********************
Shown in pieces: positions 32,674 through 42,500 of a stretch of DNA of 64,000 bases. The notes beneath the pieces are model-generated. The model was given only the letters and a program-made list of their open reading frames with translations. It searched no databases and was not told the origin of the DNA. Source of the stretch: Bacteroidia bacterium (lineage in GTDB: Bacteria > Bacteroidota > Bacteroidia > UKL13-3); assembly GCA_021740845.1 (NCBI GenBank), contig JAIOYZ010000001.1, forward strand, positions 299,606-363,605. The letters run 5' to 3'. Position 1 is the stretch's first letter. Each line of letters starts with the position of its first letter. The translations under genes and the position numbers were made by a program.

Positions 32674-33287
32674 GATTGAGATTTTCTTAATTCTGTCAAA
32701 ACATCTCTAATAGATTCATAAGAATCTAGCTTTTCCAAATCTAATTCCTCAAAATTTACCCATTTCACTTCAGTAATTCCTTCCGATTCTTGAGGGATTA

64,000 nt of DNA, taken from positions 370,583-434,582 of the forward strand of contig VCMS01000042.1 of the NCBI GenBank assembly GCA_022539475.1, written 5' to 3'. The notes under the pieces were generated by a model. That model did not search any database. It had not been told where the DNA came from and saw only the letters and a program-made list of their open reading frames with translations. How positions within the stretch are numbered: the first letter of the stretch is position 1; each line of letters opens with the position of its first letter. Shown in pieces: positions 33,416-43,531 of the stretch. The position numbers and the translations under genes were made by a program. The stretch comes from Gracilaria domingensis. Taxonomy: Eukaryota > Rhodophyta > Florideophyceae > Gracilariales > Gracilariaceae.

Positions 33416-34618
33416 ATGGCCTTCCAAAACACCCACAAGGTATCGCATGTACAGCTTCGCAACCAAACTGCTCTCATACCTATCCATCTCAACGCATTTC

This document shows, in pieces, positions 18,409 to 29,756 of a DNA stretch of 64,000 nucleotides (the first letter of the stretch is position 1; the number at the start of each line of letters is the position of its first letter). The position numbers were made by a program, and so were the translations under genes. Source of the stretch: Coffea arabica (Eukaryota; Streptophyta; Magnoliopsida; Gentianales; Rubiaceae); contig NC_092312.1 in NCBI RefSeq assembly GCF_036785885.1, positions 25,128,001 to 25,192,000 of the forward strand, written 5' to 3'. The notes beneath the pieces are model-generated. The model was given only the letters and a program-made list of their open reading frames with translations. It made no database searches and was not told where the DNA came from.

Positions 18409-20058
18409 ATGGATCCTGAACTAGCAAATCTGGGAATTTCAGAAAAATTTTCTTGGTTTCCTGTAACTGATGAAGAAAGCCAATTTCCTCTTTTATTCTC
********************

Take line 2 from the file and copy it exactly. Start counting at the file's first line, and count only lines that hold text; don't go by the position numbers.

Positions 32674-33287